The United States has suffered from a deliberate fuzziness in formulating its objectives in the Russian war in Ukraine. Flaccid phrases like “helping Ukraine defend itself” or, even worse, “putting Ukraine in the best possible position for negotiations” are either meaningless or insipid. Bureaucratic mental fog is masquerading as artful policy, and it is dangerous. Strategy is the matching of means to ends. In war it is easy to become obsessed with action rather than purpose, and thereby to fall into Nietzsche’s famous description of the most common human stupidity: forgetting what one intended to do in the first place.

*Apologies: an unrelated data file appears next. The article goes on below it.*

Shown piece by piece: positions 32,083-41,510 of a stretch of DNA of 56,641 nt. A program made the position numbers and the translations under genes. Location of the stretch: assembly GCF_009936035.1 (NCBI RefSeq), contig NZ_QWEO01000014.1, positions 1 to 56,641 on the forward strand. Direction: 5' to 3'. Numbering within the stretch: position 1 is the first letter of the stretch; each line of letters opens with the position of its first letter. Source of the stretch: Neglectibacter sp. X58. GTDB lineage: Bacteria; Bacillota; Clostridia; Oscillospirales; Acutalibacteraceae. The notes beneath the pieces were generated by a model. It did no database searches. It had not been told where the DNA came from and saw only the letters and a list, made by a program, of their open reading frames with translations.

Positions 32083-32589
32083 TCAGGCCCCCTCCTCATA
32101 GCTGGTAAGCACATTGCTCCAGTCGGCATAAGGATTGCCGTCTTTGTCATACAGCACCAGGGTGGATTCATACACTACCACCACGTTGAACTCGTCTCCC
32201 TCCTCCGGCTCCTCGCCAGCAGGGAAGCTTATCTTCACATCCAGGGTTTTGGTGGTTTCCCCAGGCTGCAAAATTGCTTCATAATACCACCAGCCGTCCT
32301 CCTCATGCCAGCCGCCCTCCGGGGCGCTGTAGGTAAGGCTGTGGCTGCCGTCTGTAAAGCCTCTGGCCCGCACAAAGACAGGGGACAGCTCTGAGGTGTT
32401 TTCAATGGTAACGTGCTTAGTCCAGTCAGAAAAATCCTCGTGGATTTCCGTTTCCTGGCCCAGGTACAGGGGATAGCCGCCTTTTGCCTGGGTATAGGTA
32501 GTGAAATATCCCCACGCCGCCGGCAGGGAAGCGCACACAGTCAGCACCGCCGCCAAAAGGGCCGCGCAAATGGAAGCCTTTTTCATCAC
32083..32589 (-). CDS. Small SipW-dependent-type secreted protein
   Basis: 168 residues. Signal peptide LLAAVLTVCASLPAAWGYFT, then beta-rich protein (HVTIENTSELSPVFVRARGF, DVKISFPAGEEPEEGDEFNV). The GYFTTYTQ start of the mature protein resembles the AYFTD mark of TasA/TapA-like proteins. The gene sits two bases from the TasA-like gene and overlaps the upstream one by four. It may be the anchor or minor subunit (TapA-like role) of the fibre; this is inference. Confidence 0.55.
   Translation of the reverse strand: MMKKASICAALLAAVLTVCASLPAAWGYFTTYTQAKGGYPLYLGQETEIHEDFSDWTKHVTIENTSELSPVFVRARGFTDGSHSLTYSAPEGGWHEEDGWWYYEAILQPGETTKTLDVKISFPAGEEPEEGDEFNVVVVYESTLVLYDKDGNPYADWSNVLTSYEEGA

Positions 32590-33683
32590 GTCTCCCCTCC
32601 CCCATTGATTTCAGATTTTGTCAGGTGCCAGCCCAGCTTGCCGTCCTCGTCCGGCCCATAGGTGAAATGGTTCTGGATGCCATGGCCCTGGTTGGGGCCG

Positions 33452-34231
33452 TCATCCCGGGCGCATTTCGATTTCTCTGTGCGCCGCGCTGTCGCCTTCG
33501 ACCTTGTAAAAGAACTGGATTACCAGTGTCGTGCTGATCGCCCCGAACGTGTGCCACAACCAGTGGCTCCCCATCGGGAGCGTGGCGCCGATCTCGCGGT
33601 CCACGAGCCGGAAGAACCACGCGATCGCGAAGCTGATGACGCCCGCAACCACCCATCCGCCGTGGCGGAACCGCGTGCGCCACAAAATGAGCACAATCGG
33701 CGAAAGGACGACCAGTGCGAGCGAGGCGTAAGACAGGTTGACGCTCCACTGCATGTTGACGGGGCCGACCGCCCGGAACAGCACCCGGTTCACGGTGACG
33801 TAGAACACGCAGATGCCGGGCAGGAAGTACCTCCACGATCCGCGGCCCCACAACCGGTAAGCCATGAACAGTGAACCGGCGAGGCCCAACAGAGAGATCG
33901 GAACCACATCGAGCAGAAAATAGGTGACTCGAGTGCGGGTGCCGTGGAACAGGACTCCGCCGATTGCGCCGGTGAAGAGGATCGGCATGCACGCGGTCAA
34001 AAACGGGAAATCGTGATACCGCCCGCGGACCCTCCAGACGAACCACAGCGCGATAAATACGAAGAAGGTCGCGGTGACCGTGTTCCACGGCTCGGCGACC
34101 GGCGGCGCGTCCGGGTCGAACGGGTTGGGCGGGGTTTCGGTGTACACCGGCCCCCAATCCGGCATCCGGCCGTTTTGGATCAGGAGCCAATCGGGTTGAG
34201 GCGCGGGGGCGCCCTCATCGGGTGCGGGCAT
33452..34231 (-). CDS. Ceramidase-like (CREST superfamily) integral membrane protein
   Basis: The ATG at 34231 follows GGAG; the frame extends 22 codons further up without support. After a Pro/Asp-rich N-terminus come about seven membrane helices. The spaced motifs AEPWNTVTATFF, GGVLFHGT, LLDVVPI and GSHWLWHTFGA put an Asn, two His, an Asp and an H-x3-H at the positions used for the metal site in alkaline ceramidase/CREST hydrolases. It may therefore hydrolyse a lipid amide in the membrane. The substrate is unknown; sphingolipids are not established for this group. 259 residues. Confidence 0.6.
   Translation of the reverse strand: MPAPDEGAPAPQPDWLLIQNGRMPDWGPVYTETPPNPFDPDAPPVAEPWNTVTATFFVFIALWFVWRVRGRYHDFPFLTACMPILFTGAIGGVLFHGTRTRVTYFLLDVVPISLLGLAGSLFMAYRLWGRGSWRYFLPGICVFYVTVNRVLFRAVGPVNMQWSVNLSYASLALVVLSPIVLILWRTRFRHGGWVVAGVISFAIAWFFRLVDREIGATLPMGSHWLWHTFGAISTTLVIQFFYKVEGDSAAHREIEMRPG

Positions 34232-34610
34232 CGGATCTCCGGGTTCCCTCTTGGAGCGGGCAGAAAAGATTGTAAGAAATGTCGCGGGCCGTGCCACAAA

Ukraine knows how it defines victory: the pre-2014 borders cleansed of the invader, its exiles and refugees returned, its society and economy rebuilt, membership in the European Union and NATO attained, and some measure of justice for Russian rapists, torturers, and murderers secured. Similarly, we know how the Russians define victory: a Ukraine broken and severed from the West, much of its territory annexed; a Europe in disarray that resumes its addiction to cheap natural resources and business opportunities in Moscow; and the reconstruction of much of the old Russian imperial state.